You can’t book a job you don’t audition for. Ok, maybe you can tell me a story of a direct booking from a director/production company you’ve worked with before, or even of a time you were booked from your headshot/resume/reel. It happens, sure, but not very often. You certainly don’t want to wait for those odds to kick in. I think you know what I mean. You have be around and available to book work. This remains true, even with the rise of self tape requests.
Commercial actors should never take a vacation when it’s busy in the industry.
As an actor, you own your own business. That sounds snazzy and it’s definitely a true statement, but running your own business isn’t all sunshine and roses. There’s a lot of sacrifice involved in running your own successful business. Investing time and money is a requirement. Thankfully today I’ll skip the financial sacrifices and head straight to your TIME.
The idea for this particular column came from a twitter post from an agent I know. She represents actors both theatrically and commercially. She was speaking theatrically here…
This was posted early August:
Dear actors: Getting ready for “the season”? It’s almost half over. Tons of shows already in the can. Are you in class or still on vacay? Get hoppin. It’s happening RIGHT NOW.
Did your summer vacation sabotage your theatrical career? Your commercial career?
I don’t want to say you can never leave town. Of course emergencies come up that must be tended to. You can’t avoid those. But you do have full control over when and for how long you get out of town for fun.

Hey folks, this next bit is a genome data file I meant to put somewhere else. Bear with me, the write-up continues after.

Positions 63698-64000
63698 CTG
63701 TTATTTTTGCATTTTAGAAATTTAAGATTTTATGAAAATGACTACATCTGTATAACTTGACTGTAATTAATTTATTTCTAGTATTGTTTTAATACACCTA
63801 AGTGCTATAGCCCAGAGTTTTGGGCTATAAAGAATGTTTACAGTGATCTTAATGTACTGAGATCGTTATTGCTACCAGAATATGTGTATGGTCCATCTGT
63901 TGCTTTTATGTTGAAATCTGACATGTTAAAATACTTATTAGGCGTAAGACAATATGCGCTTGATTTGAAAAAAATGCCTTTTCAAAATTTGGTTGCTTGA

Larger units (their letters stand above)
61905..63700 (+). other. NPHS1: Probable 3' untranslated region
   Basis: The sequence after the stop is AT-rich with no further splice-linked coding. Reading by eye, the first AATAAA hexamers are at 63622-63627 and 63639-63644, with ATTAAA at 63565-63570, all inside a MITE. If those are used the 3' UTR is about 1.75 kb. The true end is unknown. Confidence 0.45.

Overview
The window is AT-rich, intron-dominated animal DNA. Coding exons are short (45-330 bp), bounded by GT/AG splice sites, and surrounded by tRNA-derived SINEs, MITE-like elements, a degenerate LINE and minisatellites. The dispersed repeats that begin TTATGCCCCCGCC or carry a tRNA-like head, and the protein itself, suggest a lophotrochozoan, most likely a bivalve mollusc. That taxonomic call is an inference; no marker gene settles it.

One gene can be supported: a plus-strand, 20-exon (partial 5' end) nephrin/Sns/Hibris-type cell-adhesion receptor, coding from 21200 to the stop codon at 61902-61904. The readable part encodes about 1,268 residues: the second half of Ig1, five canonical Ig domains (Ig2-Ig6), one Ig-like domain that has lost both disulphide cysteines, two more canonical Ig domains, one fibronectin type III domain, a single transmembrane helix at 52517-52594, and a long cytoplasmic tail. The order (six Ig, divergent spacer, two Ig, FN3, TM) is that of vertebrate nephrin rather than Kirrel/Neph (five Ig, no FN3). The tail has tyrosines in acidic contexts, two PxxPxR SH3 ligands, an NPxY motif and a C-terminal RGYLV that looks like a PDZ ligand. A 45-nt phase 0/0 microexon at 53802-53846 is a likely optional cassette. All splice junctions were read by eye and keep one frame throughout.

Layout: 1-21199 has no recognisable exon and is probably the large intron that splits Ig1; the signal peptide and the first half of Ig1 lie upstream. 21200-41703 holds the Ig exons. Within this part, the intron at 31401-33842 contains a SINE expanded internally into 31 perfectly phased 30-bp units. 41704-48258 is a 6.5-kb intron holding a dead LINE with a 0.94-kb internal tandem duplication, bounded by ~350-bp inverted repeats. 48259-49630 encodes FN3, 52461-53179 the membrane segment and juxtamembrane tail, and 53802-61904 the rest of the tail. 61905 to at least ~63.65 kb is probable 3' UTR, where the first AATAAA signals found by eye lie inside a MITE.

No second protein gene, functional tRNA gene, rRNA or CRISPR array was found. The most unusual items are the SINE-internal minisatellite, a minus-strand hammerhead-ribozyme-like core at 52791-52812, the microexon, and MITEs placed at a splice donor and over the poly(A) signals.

I know commercials. I know people who know theatrical. Here’s the one sentence, as the owner of your own business, you need to know when considering time off. If you are going to leave town on holiday, the best time (commercially AND theatrically) to get out of town is: A couple days before Christmas to Jan 1, and sometime from May to Mid June. That’s it. That’s what you get. If you are committed to your business and book a trip outside of those times, you have to be able to afford AND be willing to change your ticket if there is a need.
When asking industry veterans about the subject, it’s clear the “vacation at inappropriate times” subject is a sore subject.
Other things to think about:
Book out. As far in advance as possible. If you are taking a month long trip to Europe (you should consider strongly talking to your agent about it beforehand) you shouldn’t wait until the day before to book out. You aren’t fooling anyone into thinking it was a last minute impulse vacation purchase. If you are afraid to tell your agent you are taking a vacation, maybe you should consider why that is.
Annnnnnnnd… don’t say you can’t afford new headshots, a demo reel, classes or coaching when you are leaving town on multiple vacations. The word I got for that was “galling”. Gulp.
Remember when you aren’t “working” you aren’t necessarily free to travel. There’s a whole heck of a lot of training, networking, and relationship building you should be doing full time.
I honestly think it’s just a switch in thinking. Forget spring break, summer vacation and holidays. Instead, think Christmas to New Years and May-Mid June. Those are the golden get-out-of-town times with the least negative impact on your business and your business relationships. And don’t forget those long weekend trip options. They can be really rewarding and tend to be easier to hustle back to town if/when you are needed.
Whether it feels like it or not, being an actor is a full time job. It’s a career. It’s your business. If you are a part-time actor, you are bound to have part-time level success. No one is it this business for that. Take time for yourself at the right time.
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